Originally Posted by btcg
Before I start, I want to apologize.
I promised my new Trigg-Gray manual to several of you, and to one poster, I owe a sauce care package. I'll explain.
Over the last six months, my Mom's hubby has become ill. He's eighty-five, a type-one diabetic, and nearly every vital organ seems to be failing, and all at once. Like a cat with nine-lives, he has this amazing ability to cling to life. It's made life busy for me, as I live in Maryland, and he and my Mom live in Flat Rock Michigan. As the eldest son, my fam has needed me there. But, there's a limit as to how long I can stay each visit: my family here in Maryland needs me too. So, I've had little time to correspond and/or post of late.
Before I continue, let me say this: the Trigg-Gray manual is not available for download. I will be sharing it with associates and friends, but unless I decide to help those of you who post, and seem sincere (as some of you know, I occasionally will provide chapters and in some cases, whole manuals), your only alternative to this knowledge will be to take the classes yourself.
So, at my last post, I was set to take the Trigg-Gray class, which I (and a few other Brethren) completed. With all due respect to Paul Kirk (and a few others, who will also go unnamed), I have now completed what some might call the "Holy Trilogy (Trinity'? To some here, maybe. ;)) of BBQ Schooling": Myron Mixon's JOS Cooking School, and Johnny Trigg and Rod Gray's class.
I'll beat the reader to the punch by answering their question: 'which do you recommend?"
I know this because it's the first question everyone asks when they find out that you've been to all three of them.
The answer? Two-pronged.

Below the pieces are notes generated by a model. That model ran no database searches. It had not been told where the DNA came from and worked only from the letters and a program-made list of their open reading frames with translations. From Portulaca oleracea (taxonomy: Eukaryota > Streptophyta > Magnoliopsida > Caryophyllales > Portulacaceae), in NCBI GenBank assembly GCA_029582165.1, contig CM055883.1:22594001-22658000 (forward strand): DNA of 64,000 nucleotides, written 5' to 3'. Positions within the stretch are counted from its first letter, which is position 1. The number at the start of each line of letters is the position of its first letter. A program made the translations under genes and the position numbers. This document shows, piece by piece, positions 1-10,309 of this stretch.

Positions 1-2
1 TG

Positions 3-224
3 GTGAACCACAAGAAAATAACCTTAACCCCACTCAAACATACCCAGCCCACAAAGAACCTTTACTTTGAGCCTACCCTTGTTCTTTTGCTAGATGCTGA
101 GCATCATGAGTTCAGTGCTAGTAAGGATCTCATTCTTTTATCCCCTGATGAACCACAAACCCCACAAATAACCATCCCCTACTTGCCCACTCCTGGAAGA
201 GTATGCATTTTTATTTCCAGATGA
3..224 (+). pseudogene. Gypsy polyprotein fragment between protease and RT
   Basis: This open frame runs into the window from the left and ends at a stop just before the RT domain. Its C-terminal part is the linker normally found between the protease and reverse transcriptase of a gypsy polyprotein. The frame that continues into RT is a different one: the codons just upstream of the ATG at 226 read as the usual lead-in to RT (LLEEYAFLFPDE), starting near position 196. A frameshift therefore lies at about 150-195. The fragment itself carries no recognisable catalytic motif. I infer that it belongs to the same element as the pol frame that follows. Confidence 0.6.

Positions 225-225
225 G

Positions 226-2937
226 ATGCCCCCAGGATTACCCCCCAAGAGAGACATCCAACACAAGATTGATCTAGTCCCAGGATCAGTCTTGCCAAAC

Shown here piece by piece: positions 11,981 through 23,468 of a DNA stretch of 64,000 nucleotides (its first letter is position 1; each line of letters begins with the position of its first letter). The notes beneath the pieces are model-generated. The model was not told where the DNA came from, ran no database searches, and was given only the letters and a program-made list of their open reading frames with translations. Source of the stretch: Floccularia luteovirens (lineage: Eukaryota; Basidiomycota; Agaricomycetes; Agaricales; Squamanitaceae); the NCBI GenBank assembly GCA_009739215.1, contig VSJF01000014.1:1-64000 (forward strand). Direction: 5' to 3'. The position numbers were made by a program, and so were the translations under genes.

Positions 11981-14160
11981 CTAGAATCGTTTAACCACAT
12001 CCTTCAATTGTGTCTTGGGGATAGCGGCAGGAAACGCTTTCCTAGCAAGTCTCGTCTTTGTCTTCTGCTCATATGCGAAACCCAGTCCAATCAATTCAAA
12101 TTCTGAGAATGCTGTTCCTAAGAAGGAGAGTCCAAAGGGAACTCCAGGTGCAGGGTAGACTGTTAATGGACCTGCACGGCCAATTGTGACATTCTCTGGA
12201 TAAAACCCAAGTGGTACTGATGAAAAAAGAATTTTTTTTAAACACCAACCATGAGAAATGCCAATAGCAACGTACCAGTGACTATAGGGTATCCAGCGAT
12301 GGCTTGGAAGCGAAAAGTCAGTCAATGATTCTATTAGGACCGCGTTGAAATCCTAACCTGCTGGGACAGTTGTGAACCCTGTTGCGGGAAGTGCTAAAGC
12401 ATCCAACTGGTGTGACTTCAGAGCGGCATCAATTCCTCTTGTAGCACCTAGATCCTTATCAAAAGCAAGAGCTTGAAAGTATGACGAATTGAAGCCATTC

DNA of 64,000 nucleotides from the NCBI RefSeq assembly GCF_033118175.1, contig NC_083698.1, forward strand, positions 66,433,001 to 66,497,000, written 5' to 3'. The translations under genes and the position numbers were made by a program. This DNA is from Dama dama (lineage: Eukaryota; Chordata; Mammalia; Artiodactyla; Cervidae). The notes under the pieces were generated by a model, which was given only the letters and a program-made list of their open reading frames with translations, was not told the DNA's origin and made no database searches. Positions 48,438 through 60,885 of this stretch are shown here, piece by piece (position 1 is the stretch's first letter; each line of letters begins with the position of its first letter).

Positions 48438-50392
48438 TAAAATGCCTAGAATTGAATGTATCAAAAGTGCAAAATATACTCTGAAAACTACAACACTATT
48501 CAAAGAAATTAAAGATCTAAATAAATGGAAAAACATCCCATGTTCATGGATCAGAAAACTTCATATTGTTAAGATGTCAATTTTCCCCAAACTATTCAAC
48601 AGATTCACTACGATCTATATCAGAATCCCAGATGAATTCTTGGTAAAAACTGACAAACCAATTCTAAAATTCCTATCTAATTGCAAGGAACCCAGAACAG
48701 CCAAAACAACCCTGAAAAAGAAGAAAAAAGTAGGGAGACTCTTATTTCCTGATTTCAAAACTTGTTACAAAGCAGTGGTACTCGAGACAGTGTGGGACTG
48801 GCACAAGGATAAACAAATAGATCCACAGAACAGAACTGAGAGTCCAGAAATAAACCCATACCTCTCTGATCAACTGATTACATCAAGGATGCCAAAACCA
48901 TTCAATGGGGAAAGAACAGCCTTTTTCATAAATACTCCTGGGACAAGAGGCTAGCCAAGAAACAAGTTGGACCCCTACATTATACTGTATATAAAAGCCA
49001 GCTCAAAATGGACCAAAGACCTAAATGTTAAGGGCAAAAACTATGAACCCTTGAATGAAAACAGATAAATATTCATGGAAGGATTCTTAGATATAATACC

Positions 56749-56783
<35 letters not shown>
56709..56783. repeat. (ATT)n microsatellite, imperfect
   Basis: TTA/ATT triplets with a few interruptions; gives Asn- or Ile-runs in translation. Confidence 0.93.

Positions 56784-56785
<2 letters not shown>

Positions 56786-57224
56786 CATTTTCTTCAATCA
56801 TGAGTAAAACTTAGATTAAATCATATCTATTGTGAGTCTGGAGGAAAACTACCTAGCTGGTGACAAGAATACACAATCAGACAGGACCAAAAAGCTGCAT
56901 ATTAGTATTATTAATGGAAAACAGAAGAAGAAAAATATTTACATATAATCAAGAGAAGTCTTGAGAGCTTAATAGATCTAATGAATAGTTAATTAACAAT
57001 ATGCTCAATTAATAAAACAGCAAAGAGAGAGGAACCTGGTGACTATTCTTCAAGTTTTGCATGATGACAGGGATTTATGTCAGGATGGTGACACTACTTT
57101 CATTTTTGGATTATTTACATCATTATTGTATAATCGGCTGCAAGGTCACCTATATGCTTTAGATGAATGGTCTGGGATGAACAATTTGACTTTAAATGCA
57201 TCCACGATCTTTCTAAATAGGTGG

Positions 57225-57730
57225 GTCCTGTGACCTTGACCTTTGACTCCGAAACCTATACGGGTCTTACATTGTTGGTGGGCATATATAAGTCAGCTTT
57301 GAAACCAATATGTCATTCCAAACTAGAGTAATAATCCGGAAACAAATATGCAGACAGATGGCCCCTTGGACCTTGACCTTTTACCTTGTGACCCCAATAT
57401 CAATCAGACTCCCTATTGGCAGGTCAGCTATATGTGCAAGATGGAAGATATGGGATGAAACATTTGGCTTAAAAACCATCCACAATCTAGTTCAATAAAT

If you're an experienced pit master on the competition circuit, or just considering doing comps, I'd recommend the Trigg-Gray class. In addition to being (to me, at least) a legend, innovator, and all-around good-guy, Johnny Trigg is the consummate pro: he can spot the trends, and even evoke one, now and then. He can (and does) tell you exactly how to prepare your meats (yes, this includes how he does his ribs), and what spices and sauces are currently envogue with competition judging.
Rod Gray is no less, and believe me, this guy knows his stuff.
You'll love their families (I got to know Trish a bit better, but Rod's wife is sweet, too), and you'll leave their class ready to cook in a comp.
For any other user (and that can include comp-ready and competing teams), JOS is where you should start.
I'll never forget day two of Myron's class. When you watch this man fine-butcher and prepare a whole-hog, you realize that the man is most likely the best in the world at what he does (even though he uses lighter fluid now and then). Believe me, it's quite an experience.
All of his students reading this are shaking their heads 'yes' right now.
You'll leave Myron's class at least thirty percent better whether you're a comp or a backyard cook. It's that good of a class.
Best bet: do all three classes.
Now, for some Q-Talk requirement talk, I've discovered a Dutch Market within a ten-minute drive. I've been stuck with flats for years, but this market has the most amazing whole briskets. They ain't cheap, and the store is only open three days a week, but I am making some killer briskets these days.
Hope this helps.